In this exceptional cultural history, Atlantic Senior Editor Ronald Brownstein—“one of America's best political journalists (The Economist)—tells the kaleidoscopic story of one monumental year that marked the city of Los Angeles’ creative peak, a glittering moment when popular culture was ahead of politics in predicting what America would become.
Los Angeles in 1974 exerted more influence over popular culture than any other city in America. Los Angeles that year, in fact, dominated popular culture more than it ever had before, or would again. Working in film, recording, and television studios around Sunset Boulevard, living in Brentwood and Beverly Hills or amid the flickering lights of the Hollywood Hills, a cluster of transformative talents produced an explosion in popular culture which reflected the demographic, social, and cultural realities of a changing America. At a time when Richard Nixon won two presidential elections with a message of backlash against the social changes unleashed by the sixties, popular culture was ahead of politics in predicting what America would become. The early 1970s in Los Angeles was the time and the place where conservatives definitively lost the battle to control popular culture.
Rock Me on the Water traces the confluence of movies, music, television, and politics in Los Angeles month by month through that transformative, magical year. Ronald Brownstein reveals how 1974 represented a confrontation between a massive younger generation intent on change, and a political order rooted in the status quo. Today, we are again witnessing a generational cultural divide. Brownstein shows how the voices resistant to change may win the political battle for a time, but they cannot hold back the future.
About the Author
Ronald Brownstein, a two-time finalist for the Pulitzer Prize for his coverage of presidential campaigns, is a senior editor at The Atlantic, and a senior political analyst for CNN. He also served as the national political correspondent and national affairs columnist for the Los Angeles Times and covered he White House and national politics for the National Journal. His is the author of six previous books, most recently, The Second Civil War: How Extreme Partisanship Has Paralyzed Washington and Polarized America.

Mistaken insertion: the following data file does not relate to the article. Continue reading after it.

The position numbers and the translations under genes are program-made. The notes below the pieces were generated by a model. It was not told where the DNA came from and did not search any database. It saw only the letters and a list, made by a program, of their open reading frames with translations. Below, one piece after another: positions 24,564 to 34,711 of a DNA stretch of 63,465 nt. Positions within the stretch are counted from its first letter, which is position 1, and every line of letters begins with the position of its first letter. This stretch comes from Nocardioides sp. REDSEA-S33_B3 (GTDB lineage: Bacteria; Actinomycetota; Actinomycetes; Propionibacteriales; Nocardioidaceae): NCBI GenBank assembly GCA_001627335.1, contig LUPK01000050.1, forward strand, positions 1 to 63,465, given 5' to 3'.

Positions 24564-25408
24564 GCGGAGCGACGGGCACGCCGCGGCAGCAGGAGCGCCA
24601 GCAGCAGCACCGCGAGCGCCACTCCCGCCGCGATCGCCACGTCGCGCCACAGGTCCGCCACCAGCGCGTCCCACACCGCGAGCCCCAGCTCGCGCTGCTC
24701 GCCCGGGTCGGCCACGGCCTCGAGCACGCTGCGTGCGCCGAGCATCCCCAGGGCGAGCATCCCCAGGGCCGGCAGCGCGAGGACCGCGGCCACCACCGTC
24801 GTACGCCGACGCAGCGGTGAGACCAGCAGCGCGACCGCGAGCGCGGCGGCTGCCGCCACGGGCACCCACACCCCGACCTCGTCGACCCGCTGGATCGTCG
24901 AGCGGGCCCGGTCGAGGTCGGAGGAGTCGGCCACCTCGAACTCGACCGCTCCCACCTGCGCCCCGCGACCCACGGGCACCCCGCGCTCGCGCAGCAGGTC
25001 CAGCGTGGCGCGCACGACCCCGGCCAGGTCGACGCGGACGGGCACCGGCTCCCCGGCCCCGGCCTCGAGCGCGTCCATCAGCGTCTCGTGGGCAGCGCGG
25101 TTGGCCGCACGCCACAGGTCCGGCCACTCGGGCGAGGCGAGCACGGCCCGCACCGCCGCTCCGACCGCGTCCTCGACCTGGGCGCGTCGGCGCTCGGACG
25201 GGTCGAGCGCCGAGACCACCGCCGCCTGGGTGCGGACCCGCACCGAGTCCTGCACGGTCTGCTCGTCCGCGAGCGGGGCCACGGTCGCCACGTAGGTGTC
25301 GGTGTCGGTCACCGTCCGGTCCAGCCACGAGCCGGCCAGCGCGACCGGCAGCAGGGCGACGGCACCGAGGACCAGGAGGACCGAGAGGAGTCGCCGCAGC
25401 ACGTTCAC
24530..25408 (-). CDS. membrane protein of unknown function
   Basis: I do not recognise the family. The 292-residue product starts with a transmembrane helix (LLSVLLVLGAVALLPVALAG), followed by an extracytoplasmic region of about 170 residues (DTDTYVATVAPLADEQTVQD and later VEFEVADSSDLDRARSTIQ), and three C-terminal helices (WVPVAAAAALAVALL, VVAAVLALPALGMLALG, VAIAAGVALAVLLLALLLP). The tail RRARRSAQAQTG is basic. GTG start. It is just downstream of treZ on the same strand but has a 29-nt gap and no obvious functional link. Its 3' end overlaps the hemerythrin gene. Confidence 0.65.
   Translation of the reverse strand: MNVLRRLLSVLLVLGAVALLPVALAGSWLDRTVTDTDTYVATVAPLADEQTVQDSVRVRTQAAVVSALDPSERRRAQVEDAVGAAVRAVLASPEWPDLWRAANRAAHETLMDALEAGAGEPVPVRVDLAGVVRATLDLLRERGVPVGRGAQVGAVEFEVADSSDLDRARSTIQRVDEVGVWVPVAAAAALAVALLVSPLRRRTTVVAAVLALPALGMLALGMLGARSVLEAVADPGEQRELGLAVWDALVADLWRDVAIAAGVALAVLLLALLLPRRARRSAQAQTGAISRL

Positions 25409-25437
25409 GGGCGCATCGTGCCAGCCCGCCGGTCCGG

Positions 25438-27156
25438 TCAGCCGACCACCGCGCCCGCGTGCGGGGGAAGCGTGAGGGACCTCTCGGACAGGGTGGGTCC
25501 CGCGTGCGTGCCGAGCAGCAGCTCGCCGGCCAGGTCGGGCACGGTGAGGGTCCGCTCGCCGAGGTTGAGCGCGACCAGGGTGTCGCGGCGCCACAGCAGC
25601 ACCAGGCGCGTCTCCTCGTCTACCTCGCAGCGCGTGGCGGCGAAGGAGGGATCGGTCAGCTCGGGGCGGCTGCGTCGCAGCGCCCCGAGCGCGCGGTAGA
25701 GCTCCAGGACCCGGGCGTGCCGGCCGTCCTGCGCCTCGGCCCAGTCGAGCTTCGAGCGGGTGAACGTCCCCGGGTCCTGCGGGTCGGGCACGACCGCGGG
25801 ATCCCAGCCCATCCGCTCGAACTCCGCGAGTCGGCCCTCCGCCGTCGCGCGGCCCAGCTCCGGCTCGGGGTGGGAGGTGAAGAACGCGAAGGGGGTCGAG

"Rock Me On The Water documents the high-octane storybook world of Los Angeles in 1974 with masterful intimacy and fearless cultural analysis. His well-rendered portraits of Jackson Browne, Linda Rondstadt, Joni Mitchell, David Geffen and other luminaries of the time are sublime. This is an extremely kinetic historical document, and a testament to Brownstein's lasting importance as both a fact-driven journalist and elegant prose-stylist. A must read!"
— Douglas Brinkley, author of American Moonshot
“Brownstein’s kaleidoscopic account of a historic generational transformation that took place in American culture, American politics, and American life in the crucible of modern Los Angeles during the magical year of 1974. It encapsulates in compelling detail the moment when young people and young ideas were moving in on an older generation, based on the strength of new-found creativity and idealism. It documents the triumphs and failures of that new generation with vividness, humor, and, most of all, deep understanding. Running through every page is the author’s deep love for his adopted home. A beautiful ride through an unforgettable time."
— Jon Landau
“One of the sharpest analysts of American politics, Ron Brownstein in Rock Me on the Water offers a fresh, vivid and insightful look at how politics and popular culture intertwined to reshape American life at a moment of profound generational transition — LA in the early 1970s. It's an electric story filled with gripping personalities, compelling backstage histories, and a clear message for the divided America of today: the forces that fear change can win for a time, but in America the future always gets the last word. A lyrical recreation of a magical moment.”
— Jake Tapper
"....sweeping cultural history....Enriched by interviews with the period’s luminaries, including Warren Beatty and Linda Ronstadt, this astute and wide-ranging account shows how L.A. led the U.S. into an era when the 1960s counterculture became mainstream."
— Publishers Weekly
"An endlessly engaging cultural history that will resonate with anyone alive in 1974."
— Kirkus Reviews (starred review)